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🎈Happy birthday web! 👩‍⚕️Best of International Women's Day, 🎢roller-coasters, 🔬scientific breakthroughs and more.

It has been a rather busy week. So much going on, it was a challenge to keep this week's edition as s
🎈Happy birthday web! 👩‍⚕️Best of International Women's Day, 🎢roller-coasters, 🔬scientific breakthroughs and more.
By Connected Paths (Riaz Kanani) • Issue #8 • View online
It has been a rather busy week. So much going on, it was a challenge to keep this week’s edition as snappy as I would like. But I believe we have got there. From celebrating the birth of the web today, an even bigger International Women’s Day to new scientific breakthroughs, the start of human genome editing and the battle for communication in the workplace.
Riaz has spent 20 years in marketing tech - building a global video advertising network, launching the first cinematic release of a movie online, exiting to and then scaling Silverpop’s marketing internationally. More here.
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Happy birthday web.
So the web is 28 years old and who better to look at the challenges it faces, especially around content, than the inventor himself, Sir Tim Berners-Lee. More here.
International Womens Day
International Women’s Day was of course marked by a great Google Doodle featuring amazing women. It is animated so to see it in its full glory go here, and to read about the women in the doodle go here.
The Drum also featured the top 6 women-centric marketing campaigns which you can view here.
But of course plenty happened around the world to celebrate. Read the highlights here.
Not everything went to plan of course and Snapchat cannot get a break right now. They released a rather lazy filter of Marie Curie, pioneering researcher in radioactivity and the first women to win a Nobel Prize (and the only one to win it twice). It features test tubes and fake eyelashes. #oops. More here.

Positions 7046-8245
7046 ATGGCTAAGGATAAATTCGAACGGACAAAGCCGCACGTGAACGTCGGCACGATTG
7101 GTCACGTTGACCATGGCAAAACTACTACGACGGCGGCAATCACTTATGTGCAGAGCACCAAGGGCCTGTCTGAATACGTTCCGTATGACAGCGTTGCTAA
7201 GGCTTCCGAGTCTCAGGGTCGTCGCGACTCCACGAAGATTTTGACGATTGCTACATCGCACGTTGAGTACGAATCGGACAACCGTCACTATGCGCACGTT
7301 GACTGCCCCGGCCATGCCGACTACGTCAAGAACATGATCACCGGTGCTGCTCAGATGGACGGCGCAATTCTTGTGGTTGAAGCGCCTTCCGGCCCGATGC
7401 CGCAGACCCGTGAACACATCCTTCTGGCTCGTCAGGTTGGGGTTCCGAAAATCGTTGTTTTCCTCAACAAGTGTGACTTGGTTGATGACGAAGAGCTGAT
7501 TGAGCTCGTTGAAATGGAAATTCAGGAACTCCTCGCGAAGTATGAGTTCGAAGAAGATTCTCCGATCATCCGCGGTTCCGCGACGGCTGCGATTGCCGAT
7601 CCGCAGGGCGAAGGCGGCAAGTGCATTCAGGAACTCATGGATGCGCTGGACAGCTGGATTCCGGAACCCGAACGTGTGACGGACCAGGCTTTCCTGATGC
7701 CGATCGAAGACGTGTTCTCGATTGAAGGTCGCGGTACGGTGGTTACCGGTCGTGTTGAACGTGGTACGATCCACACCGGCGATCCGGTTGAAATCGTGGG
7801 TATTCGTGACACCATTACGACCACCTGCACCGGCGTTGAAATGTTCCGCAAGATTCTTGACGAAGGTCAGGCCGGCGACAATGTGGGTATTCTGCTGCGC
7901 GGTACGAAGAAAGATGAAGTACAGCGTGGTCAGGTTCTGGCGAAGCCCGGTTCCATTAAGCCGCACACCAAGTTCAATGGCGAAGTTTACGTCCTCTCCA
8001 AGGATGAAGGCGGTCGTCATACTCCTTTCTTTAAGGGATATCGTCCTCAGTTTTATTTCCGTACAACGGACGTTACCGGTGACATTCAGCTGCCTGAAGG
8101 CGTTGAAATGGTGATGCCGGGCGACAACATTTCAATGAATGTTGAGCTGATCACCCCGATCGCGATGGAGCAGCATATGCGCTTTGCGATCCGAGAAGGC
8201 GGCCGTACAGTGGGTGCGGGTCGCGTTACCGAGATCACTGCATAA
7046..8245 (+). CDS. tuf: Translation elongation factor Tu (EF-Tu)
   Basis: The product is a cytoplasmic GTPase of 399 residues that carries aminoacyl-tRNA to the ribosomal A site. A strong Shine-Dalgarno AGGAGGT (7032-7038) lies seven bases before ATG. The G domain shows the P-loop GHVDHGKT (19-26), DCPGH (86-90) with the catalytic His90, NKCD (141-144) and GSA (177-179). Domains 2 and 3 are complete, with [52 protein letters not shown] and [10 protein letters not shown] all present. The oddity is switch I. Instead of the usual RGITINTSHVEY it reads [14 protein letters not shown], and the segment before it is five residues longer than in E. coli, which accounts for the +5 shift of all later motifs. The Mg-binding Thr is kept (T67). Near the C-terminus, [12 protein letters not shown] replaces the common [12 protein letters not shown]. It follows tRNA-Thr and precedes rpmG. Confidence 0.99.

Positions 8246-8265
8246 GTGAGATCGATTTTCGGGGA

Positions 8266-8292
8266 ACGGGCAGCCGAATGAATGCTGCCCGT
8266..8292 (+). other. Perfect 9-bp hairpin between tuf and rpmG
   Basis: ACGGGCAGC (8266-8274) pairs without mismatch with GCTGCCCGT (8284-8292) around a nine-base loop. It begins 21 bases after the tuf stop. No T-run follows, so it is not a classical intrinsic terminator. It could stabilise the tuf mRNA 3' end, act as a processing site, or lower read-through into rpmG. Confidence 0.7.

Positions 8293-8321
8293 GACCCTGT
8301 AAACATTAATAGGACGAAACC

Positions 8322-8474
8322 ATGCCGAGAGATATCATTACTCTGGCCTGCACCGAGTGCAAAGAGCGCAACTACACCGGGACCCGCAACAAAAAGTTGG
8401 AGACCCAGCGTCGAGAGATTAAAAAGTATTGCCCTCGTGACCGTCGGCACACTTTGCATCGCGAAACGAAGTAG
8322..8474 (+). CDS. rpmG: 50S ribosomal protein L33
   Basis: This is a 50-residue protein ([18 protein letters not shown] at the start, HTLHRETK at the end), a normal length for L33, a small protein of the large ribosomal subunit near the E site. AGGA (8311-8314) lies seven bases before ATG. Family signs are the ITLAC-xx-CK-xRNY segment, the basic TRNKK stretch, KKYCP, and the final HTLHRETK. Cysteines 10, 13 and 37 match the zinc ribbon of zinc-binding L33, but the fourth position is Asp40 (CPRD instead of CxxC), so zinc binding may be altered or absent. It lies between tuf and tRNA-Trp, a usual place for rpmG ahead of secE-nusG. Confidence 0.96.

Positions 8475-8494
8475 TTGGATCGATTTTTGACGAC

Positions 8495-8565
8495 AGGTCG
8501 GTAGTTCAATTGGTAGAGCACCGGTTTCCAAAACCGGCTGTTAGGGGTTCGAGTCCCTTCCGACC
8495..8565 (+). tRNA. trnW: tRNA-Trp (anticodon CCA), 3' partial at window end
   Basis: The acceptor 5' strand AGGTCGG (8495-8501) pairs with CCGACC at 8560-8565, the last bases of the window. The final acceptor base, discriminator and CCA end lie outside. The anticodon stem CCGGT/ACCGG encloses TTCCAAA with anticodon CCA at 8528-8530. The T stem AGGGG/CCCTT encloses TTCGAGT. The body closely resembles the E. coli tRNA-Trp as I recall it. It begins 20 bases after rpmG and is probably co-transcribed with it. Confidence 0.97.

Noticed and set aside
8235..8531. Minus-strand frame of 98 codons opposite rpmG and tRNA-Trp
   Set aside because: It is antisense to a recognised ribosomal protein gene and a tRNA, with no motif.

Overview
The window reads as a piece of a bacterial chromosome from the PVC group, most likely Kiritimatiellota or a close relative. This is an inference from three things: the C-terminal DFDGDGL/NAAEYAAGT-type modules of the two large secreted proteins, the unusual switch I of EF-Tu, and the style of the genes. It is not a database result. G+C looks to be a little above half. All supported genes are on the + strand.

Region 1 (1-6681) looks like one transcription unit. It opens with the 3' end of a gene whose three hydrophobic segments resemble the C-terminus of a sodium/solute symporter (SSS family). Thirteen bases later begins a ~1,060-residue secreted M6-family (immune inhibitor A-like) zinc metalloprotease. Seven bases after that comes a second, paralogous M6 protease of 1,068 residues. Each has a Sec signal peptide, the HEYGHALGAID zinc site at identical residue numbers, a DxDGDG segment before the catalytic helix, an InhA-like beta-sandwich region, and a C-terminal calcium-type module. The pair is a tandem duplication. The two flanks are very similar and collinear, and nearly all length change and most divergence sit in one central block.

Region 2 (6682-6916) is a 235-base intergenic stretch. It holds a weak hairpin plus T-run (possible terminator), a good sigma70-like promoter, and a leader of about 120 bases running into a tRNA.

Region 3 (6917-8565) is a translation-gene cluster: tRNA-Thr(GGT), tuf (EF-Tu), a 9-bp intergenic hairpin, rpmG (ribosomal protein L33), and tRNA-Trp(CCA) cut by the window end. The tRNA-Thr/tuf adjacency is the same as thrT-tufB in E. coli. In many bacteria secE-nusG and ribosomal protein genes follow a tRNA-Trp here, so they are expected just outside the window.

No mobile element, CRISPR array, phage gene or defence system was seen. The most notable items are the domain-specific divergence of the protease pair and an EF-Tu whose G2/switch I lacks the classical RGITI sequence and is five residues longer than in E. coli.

Finally thanks to the budget, rather ironically TV programe, Loose Women was dropped for International Womens Day. 
An up and down week
This week has also been a rollercoaster ride for some. Bitcoin topped gold only for the Securities and Exchange Commission (SEC) in the USA to block the Winklevoss brothers (who famously sued Facebook founder, Mark Zuckerberg for copying their idea) from setting up a Bitcoin investment fund due to the lack of regulation around bitcoin. It knocked 20% of the value of bitcoin
Snap also started off well after its IPO soaring 44% and then a further 11%, but with analysts mostly saying sell and only a few saying hold, their view seemed to be listened to (eventually!) with the price falling quickfire to below its opening day price.
following up on last week
After the Google meets H&M dress from last week, this article goes into much more depth about artificial intelligence and fashion. Well worth a read
The focus on the NY Times last week continued this week with the FT looking at the failure of Facebook and Google’s supposedly publisher friendly options with it driving little revenue to the publishers. More here. (Hat tip: Steve)
Editing the Human Genomes arrives